Although a growing body of evidence suggests protective behavioral strategies are associated with lower alcohol use among college students, we know little about what contributes to students’ decisions to use these strategies. Alcohol outcome expectancies have been associated with alcohol use among college students, and may contribute to their decisions to use protective behavioral strategies while drinking in contexts associated with an elevated risk for heavy alcohol use. University football game tailgating is one high-risk context that has received limited empirical attention with respect to identifying risk and protective factors for use. We sought to determine whether expectancy effects on tailgating drinking may be attributable to the approach or avoidance of protective strategies in this context. We expected college students who perceive greater positive expectancies to report engaging in more protective strategies on game day, whereas we hypothesized greater negative expectancies would be associated with less use of protective strategies. College students (N = 231) reported outcome expectancies online within 7 days of tailgating and quantity of alcoholic drinks consumed while tailgating, as well as whether they used limiting consumption (i.e., counting drinks, alternating drinking water and alcohol) and harm reduction (HR; i.e., sober transportation) strategies 48 h after tailgating. Results indicated higher positive expectancies were associated with greater use of HR strategies. Positive expectancies were indirectly positively related to greater game day tailgating drinking and negatively to odds of abstaining through the use of protective strategies, and unique indirect effects were observed for HR strategies. These findings highlight important individual differences that contribute to the use of protective behaviors, and suggest that expectancy-challenge interventions may be tailored to address unsafe drinking practices and promote college student health.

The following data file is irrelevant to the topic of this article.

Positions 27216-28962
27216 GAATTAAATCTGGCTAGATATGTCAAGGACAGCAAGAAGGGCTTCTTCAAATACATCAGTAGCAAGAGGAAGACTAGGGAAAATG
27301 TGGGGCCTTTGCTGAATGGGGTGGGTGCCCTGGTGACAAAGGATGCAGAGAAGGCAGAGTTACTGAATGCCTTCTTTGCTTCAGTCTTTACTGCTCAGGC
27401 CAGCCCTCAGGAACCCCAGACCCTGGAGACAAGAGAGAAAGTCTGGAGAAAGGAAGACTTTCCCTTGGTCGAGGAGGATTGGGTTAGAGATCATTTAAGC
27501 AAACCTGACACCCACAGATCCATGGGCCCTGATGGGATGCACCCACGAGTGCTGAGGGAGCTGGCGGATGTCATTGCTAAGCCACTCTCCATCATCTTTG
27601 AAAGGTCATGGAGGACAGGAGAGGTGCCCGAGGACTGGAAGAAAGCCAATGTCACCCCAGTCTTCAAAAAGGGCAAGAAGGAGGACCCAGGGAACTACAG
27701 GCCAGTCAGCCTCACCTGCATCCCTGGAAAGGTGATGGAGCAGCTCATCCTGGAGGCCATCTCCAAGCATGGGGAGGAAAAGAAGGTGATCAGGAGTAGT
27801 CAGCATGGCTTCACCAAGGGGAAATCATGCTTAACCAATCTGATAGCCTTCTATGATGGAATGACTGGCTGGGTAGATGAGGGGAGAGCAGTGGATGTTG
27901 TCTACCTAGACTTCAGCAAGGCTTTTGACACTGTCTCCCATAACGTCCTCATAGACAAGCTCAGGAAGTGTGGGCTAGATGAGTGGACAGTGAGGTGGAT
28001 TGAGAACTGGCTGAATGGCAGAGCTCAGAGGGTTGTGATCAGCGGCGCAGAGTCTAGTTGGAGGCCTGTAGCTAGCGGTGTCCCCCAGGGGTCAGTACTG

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Measured as high school involvement in intramural sports (1 = yes, 0 = no), which has been demonstrated to be a better predictor of college drinking than college athletic involvement (Lisha & Sussman, 2010) and 81% (n = 206) of the sample reported being involved in athletics by this measure. Prior drinking history, measured using a 4-point Likert-type scale from 0 (do not drink) to 4 (having an average of 12 or more drinks per week), was weakly associated with game day drinking (r = .09, p = .007). Including this as a covariate, in addition to game day drinking, gender, and athletic involvement, reduced the association between positive expectancies and protective strategies from .43 (p = .003) to .29 (p = .076), but did not change remaining interpretations.
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Preparation of this manuscript was supported by the National Institutes of Alcohol Abuse and Alcoholism grant 5R01AA014576-09 (PI: Clayton Neighbors).
Conflict of Interest
Amber Anthenien declares that she has no conflict of interest. Gereon Fredrickson declares that he has no conflict of interest. Nathaniel Riggs declares that he has no conflict of interest. Bradley Conner declares that he has no conflict of interest. John Jurica declares that he has no conflict of interest. Clayton Neighbors declares that he has no conflict of interest.
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Anthenien, A.M., Fredrickson, G., Riggs, N.R. et al. Tailgating Protective Behavioral Strategies Mediate the Effects of Positive Alcohol Outcome Expectancies on Game Day Drinking. J Primary Prevent 40, 357–365 (2019). https://doi.org/10.1007/s10935-019-00548-1
- Harm reduction
- College student drinking
- Zero-inflated count model